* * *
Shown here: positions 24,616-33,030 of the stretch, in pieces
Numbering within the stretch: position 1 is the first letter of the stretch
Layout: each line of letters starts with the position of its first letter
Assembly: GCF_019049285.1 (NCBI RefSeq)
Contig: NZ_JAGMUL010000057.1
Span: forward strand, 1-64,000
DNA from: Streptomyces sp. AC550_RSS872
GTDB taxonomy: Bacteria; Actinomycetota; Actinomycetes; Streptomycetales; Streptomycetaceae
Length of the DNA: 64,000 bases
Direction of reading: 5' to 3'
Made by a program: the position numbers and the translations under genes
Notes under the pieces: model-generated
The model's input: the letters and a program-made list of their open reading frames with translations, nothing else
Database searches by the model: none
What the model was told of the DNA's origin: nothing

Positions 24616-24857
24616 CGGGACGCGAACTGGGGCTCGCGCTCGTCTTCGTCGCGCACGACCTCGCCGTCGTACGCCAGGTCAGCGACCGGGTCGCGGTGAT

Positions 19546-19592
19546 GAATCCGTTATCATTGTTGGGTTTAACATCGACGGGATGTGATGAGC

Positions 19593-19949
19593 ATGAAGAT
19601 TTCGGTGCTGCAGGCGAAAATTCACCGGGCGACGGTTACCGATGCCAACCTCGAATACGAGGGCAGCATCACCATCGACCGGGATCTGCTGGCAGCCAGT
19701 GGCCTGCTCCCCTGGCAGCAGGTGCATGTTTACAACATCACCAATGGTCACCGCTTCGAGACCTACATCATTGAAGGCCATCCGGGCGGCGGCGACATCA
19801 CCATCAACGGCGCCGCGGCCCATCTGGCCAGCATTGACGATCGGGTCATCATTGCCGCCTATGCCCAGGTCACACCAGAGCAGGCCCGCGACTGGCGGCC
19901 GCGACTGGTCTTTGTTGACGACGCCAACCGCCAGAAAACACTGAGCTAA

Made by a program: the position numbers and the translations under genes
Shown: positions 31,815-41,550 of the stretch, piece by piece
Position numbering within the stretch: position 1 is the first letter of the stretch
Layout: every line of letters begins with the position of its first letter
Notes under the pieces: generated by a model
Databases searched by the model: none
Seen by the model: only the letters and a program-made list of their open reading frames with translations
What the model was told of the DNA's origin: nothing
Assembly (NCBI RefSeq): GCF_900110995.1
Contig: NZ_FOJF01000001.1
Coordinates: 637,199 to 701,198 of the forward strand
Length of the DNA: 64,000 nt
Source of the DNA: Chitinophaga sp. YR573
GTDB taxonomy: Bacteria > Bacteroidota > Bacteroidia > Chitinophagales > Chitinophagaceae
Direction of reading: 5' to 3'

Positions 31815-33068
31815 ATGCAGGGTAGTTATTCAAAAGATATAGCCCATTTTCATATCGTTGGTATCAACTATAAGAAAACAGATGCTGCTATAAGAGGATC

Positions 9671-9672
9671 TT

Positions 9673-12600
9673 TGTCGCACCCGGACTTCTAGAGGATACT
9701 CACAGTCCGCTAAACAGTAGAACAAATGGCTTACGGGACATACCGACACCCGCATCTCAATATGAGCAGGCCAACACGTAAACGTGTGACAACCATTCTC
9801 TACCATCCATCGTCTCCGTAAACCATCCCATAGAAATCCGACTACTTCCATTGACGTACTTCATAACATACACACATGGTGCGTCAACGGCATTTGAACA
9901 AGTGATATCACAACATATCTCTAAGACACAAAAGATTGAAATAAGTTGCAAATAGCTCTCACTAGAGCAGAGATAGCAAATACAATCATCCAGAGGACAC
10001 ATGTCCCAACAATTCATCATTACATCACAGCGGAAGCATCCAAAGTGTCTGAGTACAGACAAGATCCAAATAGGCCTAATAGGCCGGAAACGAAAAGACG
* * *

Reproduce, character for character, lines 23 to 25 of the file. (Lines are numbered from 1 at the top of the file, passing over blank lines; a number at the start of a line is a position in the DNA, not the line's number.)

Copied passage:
19701 GGCCTGCTCCCCTGGCAGCAGGTGCATGTTTACAACATCACCAATGGTCACCGCTTCGAGACCTACATCATTGAAGGCCATCCGGGCGGCGGCGACATCA
19801 CCATCAACGGCGCCGCGGCCCATCTGGCCAGCATTGACGATCGGGTCATCATTGCCGCCTATGCCCAGGTCACACCAGAGCAGGCCCGCGACTGGCGGCC
19901 GCGACTGGTCTTTGTTGACGACGCCAACCGCCAGAAAACACTGAGCTAA